UC Davis plant geneticist Dario Cantu used a new sequencing technology and computer algorithm to produce a high-quality draft genome sequence of the cabernet sauvignon wine grape.

Breakthrough paves way for climate-tolerant wine grape varieties

Success of new genome assembly also shown on other plants.

Low-income communities of color are often deprived of opportunities to sustain healthy eating and active living.

Targeting the root cause of childhood obesity

Low-income communities of color grow healthier through community organizing.

This year's class of UC Global Food Initiative student fellows includes returning fellows (left) Hannah Malan of UCLA and Holly Mayton of UC Riverside, who participated last spring in a GFI fellows' field trip to Full Belly Farm in the Capay Valley.

Student fellows help shape future of food

This year's class of 55 UC Global Food Initiative student fellows includes 14 returnees.

The winning team in the UC World Food Day Video Challenge: (From left) Umayr Sufi, Irwin Donis-Gonzalez and Carlos Orozco-Gonzalez.

Rising to the challenge: World Food Day video prizes awarded

Top prizes in UC-wide competition go to UC Davis students.

An invasive female oyster drill and her eggs attach to a native Olympia oyster in Tomales Bay.

Climate change may benefit native oysters, but there's a catch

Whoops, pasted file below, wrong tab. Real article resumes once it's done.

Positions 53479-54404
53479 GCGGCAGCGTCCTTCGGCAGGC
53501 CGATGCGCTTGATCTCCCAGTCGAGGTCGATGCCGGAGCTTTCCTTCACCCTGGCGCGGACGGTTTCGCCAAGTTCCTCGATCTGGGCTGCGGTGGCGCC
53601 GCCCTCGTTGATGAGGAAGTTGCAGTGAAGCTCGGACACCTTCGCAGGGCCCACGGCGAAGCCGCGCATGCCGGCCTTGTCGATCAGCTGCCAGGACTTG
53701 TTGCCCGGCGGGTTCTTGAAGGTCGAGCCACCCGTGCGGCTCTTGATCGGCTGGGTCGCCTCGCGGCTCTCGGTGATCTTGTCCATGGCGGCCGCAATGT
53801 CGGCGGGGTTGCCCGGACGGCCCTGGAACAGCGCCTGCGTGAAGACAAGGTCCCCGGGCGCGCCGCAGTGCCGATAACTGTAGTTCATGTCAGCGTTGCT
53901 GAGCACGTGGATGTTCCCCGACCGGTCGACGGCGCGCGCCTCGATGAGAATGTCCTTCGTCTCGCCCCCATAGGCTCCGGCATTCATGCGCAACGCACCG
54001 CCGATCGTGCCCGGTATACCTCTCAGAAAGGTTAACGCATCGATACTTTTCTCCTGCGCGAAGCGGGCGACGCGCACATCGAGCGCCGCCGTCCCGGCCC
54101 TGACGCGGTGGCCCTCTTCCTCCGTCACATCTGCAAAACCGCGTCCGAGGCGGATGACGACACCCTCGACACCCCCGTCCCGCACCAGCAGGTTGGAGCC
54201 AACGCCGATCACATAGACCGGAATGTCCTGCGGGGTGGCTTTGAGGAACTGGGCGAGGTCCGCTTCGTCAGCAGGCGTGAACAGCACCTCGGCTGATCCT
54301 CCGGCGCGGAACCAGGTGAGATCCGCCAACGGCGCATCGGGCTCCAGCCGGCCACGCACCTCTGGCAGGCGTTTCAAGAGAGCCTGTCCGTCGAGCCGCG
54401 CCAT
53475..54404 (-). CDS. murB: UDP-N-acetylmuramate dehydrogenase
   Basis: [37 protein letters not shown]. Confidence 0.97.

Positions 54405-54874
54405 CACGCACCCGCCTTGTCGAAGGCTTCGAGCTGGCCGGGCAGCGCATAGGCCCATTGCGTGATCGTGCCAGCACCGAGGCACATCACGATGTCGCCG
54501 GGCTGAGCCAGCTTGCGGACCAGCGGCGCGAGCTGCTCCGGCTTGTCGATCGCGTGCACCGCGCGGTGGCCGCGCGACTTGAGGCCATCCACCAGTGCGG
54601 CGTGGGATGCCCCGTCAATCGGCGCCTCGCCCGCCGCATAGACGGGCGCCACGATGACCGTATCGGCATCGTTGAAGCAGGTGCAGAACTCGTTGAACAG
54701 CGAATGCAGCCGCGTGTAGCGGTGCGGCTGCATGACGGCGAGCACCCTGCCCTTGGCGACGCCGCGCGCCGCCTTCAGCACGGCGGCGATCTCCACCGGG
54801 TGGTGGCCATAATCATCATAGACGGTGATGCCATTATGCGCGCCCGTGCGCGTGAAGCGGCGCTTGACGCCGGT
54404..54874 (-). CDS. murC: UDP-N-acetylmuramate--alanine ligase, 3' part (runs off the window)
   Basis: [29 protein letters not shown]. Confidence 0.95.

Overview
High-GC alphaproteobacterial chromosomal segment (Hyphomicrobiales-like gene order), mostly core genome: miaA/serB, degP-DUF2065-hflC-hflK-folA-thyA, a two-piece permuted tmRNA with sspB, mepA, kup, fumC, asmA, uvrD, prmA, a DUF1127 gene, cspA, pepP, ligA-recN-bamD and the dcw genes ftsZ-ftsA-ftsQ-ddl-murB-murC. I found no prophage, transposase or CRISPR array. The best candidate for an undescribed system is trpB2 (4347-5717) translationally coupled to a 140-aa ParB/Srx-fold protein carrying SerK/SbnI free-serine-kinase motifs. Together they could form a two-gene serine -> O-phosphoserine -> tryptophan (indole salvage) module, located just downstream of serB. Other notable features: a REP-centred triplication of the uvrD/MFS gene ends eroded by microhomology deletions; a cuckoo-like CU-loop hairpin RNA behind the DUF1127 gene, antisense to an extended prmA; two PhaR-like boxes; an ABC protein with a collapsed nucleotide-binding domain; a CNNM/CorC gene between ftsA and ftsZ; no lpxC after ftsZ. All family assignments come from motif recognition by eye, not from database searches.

Oysters can tolerate extremes better than predatory snails can -- if the snails don't get them first.

Elise Brockett, student assistant, plants African vegetable seedlings at the Horticulture Innovation Lab Demonstration Center at UC Davis.

World Food Day: Challenge accepted

UC Davis to host a number of events highlighting efforts to improve and increase the global food supply.

UC Riverside FarmShare

Fair trade foods and beverages star in Food Week events

A weekly farmers market on campus will be added to UC Riverside's lineup of healthy food options.

Produce

Global Food Initiative making its mark

Initiative addresses how to sustainably and nutritiously feed a world population expected to reach 8 billion by 2025.

Methyl bromide has been used by growers since the 1970s to control soil pathogens, weeds and nematodes. Pictured are pathogen-infected plants in a buffer zone where fumigants can't be applied.

Pesticide predicament for California's strawberry growers

UC Santa Cruz professor examines challenges as popular chemical is phased out.

Back to the roots UC

How do you grow an entrepreneur?

UC startup Back to the Roots offers a master class.

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